It may come as a surprise to many, but pistachio shells in the United States were once vividly red. Today, the supermarket shelves are filled with the familiar light brown shells encasing the green nut. The red shells were not a different variety, but a result of dyeing by sellers. The reasons behind this are not entirely clear, but it indicates how history, politics, marketing, and agriculture can interact in surprising ways to shape our food choices.
There are two main theories about why American pistachios turned red. One widely accepted theory suggests that the shells were dyed to hide blemishes. Before the 1980s, most pistachios sold in the US were imported from Iran and other Middle Eastern countries. The harvesting process often left stains on the shells, and red dye made them more attractive. However, not everyone agrees with this explanation.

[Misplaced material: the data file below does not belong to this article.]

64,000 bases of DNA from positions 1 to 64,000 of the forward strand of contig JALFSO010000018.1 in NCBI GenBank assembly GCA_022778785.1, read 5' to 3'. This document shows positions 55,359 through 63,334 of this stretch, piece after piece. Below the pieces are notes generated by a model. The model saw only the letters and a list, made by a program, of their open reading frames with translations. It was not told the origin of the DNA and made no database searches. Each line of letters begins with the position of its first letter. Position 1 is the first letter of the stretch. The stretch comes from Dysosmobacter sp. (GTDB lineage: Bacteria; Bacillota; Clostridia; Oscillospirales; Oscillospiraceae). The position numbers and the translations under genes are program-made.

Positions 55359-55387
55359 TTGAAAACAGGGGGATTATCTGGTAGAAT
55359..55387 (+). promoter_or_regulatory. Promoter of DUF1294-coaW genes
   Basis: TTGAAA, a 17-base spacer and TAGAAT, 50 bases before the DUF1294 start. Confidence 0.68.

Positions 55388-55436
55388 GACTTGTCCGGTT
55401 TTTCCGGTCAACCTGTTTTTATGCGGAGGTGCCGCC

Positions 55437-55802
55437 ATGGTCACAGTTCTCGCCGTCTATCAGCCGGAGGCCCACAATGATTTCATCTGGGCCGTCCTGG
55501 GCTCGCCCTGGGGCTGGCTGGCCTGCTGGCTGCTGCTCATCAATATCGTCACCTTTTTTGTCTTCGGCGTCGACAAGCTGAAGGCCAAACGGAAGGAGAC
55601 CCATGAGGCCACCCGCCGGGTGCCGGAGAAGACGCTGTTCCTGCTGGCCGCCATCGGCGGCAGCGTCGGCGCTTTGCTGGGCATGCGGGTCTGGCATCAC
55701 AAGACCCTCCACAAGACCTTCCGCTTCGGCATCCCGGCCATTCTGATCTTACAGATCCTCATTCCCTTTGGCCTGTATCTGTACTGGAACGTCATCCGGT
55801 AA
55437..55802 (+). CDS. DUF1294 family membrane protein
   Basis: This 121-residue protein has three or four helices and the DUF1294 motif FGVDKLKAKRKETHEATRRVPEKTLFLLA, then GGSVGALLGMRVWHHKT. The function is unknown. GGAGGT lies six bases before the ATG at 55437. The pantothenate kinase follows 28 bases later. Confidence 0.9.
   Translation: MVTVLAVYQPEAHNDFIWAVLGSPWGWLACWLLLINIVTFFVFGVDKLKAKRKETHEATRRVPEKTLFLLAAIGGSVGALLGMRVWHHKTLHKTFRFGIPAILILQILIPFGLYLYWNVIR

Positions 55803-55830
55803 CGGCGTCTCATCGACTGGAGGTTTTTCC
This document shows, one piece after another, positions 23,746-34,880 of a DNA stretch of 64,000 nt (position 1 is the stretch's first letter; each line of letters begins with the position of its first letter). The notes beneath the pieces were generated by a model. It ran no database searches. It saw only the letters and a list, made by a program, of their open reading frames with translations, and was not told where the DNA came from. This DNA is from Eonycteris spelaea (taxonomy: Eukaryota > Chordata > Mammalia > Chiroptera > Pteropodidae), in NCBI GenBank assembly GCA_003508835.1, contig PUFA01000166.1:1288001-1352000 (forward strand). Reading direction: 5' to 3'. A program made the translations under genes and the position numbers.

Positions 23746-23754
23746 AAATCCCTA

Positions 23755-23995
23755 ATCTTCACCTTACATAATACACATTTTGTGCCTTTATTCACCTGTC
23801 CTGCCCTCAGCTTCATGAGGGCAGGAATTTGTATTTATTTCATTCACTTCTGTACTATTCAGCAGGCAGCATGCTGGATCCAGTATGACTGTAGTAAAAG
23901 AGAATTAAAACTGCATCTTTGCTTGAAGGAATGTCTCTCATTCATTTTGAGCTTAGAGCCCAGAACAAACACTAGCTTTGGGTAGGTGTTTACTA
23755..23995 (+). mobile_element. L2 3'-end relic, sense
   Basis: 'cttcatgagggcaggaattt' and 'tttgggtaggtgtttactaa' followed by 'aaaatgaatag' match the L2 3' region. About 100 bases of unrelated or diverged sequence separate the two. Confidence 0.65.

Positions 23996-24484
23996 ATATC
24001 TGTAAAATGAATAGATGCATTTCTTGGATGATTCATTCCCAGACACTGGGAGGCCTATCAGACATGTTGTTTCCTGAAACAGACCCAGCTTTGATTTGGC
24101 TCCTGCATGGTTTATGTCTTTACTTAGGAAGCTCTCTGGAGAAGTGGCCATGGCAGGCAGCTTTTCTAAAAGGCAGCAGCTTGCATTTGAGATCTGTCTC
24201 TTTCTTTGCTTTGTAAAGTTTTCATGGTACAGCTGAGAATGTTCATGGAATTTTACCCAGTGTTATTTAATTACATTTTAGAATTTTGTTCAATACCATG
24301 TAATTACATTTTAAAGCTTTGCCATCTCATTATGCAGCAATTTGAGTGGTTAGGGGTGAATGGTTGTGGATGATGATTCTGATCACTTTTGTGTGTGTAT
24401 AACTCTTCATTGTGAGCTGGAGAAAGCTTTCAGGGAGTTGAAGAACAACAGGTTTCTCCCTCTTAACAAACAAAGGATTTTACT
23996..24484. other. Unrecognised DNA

Another theory, as reported by the Los Angeles Times, suggests that the red dye was a marketing strategy by Brooklyn street vendors. The truth could be a combination of these stories.
The decline of red pistachios in the US is also shrouded in mystery. Some believe it was the Iran hostage crisis and subsequent embargoes that disrupted the pistachio trade. However, The Washington Post argued that it was the construction of California aqueducts in the 1960s and tax credits for pistachio farming in the early 1970s that led to the end of red pistachios.